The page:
U.S. President Donald Trump wants to face his "accuser" in a rebuke of a whistle-blower's account that he pressured Ukrainian President Volodomyr Zelenskiy to investigate a political rival, which prompted a congressional impeachment inquiry that is scheduled to start hearings and depositions this week.
In a series of social-media posts on September 29, Trump said he wanted to meet the whistle-blower, whom he called "my accuser," as well as the "the person who illegally gave this information" to the whistle-blower.
"Was this person SPYING on the U.S. President? Big Consequences!" Trump, a Republican, wrote.
The weekly news program 60 Minutes reported the same day that the whistle-blower was under federal protection after receiving threats.
The whistle-blower's complaint cited a July 25 phone call between Trump and Zelenskiy during which the U.S. president allegedly told his Ukrainian counterpart to investigate former Vice President Joe Biden, currently a Democratic front-runner in next year's presidential election, and his son Hunter.
Hunter Biden sat on the board of a Ukrainian gas company when his father worked in then-President Barack Obama's administration.
No evidence of wrongdoing has surfaced regarding either of the Bidens.
The Trump-Zelenskiy phone call came shortly after the United States withheld almost $400 million in military funding to Ukraine, causing concern that the president was using money approved by Congress for his personal advantage.
Meanwhile, congressional Democrats said over the weekend that they were moving at a rapid pace in their impeachment investigation.
House Speaker Nancy Pelosi (Democrat-California) told her fellow party members that they needed "to strike while the iron is hot" on impeachment.
Congressman Adam Schiff (Democrat-California), chairman of the U.S. House Intelligence Committee, said his committee was moving "expeditiously" on hearings and subpoenas.
That committee, as well as two others that are working under one umbrella, have scheduled depositions starting this week with State Department officials linked to Trump's dealings with Ukraine.
Democrats are aiming to finish their probe in a matter of weeks -- even toward the end of November -- the AP news agency reported, after which their findings would be sent to the House Judiciary Committee, which oversees the impeachment process in that legislative chamber.
Meanwhile, Schiff has said he will seek access to transcripts of Trump's telephone conversations with foreign leaders, including Russian President Vladimir Putin.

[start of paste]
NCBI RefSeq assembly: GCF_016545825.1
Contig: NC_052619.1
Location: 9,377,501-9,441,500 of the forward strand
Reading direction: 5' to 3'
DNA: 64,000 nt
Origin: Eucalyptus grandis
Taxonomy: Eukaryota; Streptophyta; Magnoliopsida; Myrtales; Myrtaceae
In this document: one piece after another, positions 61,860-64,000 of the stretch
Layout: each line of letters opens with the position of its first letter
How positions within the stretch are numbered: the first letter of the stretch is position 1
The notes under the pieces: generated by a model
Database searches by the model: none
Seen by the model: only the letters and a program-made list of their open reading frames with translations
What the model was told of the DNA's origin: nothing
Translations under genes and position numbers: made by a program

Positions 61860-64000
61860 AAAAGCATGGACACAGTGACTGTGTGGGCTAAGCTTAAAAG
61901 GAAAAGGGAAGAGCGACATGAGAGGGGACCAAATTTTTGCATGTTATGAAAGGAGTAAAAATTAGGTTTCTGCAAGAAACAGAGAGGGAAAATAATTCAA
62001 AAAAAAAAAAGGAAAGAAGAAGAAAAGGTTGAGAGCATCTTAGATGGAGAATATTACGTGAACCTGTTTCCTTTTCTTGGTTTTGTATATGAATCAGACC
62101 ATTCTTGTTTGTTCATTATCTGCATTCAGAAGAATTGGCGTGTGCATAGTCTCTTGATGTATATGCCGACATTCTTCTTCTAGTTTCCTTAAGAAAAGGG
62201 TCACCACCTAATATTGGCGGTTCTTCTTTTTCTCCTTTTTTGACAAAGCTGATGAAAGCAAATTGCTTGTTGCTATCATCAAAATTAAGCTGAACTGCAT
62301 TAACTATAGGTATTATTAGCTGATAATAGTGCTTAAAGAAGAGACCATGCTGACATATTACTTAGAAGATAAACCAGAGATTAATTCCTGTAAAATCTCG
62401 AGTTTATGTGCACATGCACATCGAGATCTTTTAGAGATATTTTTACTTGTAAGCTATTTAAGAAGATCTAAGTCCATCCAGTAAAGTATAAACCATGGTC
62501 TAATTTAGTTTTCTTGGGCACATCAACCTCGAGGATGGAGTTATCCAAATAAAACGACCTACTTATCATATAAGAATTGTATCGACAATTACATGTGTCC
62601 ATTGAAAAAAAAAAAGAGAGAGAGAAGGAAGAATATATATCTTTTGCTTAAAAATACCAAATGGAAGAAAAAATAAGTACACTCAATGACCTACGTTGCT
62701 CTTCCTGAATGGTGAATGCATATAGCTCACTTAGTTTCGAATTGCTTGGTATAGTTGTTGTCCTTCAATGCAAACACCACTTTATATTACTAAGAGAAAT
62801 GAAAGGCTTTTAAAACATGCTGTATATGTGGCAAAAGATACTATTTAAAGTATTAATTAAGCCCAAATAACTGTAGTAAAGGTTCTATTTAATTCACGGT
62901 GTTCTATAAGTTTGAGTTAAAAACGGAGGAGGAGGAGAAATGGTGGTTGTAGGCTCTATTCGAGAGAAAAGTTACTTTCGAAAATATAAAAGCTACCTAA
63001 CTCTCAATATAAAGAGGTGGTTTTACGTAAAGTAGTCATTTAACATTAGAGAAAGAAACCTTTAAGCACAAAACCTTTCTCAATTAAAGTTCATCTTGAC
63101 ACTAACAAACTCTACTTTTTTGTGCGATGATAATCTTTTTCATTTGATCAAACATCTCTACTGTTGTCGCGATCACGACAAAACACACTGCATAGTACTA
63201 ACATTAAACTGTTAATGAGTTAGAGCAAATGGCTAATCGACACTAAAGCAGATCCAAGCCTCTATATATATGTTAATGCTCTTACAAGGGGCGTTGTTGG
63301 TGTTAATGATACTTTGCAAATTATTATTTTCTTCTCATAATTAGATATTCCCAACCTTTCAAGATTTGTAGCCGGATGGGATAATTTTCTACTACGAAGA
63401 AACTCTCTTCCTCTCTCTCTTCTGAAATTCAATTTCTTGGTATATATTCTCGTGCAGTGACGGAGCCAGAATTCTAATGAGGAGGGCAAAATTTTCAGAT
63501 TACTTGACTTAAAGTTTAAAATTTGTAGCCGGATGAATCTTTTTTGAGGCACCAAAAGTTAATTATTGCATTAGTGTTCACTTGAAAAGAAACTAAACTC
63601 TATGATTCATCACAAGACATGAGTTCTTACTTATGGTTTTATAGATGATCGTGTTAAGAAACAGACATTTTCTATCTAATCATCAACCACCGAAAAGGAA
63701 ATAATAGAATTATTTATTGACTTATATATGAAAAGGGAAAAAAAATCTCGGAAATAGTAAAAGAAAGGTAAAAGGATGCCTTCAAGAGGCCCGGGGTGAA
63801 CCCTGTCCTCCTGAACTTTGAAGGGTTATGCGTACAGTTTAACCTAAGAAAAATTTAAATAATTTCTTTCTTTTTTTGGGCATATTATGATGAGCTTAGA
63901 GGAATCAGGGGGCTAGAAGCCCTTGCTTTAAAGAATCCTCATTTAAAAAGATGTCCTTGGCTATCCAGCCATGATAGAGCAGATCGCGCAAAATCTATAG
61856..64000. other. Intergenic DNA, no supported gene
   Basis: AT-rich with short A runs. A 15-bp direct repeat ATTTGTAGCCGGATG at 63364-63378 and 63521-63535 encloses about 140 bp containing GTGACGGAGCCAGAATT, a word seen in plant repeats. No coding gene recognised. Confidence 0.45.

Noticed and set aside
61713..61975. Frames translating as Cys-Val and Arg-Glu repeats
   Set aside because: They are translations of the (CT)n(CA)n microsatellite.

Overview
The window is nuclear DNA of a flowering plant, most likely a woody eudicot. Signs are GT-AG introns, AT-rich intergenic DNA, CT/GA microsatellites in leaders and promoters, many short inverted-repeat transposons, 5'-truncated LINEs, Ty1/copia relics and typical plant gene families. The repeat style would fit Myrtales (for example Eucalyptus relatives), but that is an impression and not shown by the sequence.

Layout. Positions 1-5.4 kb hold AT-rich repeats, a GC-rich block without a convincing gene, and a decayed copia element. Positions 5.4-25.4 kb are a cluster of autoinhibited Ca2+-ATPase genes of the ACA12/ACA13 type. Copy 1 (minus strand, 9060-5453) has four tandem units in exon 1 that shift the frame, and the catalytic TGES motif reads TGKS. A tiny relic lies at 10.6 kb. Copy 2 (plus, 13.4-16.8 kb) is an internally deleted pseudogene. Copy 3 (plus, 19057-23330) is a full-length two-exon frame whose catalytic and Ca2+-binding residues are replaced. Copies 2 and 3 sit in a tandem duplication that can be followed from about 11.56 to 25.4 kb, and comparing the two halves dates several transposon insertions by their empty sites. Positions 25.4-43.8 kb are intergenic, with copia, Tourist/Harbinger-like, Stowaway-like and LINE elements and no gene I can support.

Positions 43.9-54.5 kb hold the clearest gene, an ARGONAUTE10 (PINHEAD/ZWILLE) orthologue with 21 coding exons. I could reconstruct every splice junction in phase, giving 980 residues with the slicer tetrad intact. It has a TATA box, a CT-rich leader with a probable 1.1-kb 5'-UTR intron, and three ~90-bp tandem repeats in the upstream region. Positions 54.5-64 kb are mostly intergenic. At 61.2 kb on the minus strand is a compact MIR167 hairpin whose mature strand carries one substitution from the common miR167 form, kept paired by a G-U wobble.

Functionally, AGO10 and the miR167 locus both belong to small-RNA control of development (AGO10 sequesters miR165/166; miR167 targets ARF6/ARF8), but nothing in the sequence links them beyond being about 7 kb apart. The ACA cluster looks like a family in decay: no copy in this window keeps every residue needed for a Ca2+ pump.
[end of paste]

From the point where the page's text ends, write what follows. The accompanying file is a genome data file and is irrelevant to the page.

He said on NBC television on September 29 that he believed it is important to "see whether in the conversations with other world leaders, and in particular with Putin, that the president was also undermining our security in a way that he thought would personally benefit his [reelection] campaign."
The whistle-blower's complaint also alleged that White House officials had placed records of the Zelenskiy phone call and those of other possibly problematic conversations on a secret computer server reserved for national-security matters.
"If those conversations with Putin or with other world leaders are sequestered in that same electronic file that is meant for covert action, not meant for this, if there's an effort to hide those and cover those up, yes, we're determined to find out," Schiff told NBC.
The Intelligence Committee has reached an agreement to have the whistle-blower -- who has not been identified publicly -- testify before the panel in the near future, Schiff later told ABC television.
Asked on September 30 about Schiff's comments, Putin's spokesman Dmitry Peskov told reporters that Washington would need Russian consent to publish transcripts of phone calls between the U.S. and Russian presidents.
Peskov said such disclosures were not normal diplomatic practice but that Russia would be prepared to discuss the matter with Washington if it sent Moscow "some signals."
Republican lawmakers and Trump administration officials made appearances on news programs to criticize the probes and reject the allegations as hyper-partisanship.
Congressman Devin Nunes (Republican-California) said Democrats "don't want answers, they want a public spectacle."
"They have been trying to reverse the results of the 2016 [presidential] election since President Trump took office," House Minority Leader Kevin McCarthy (Republican-California) said.
Stephen Miller, the president's senior policy adviser, called the inquiry a "partisan hit job" coordinated by "a deep-state operative" who was also "a saboteur."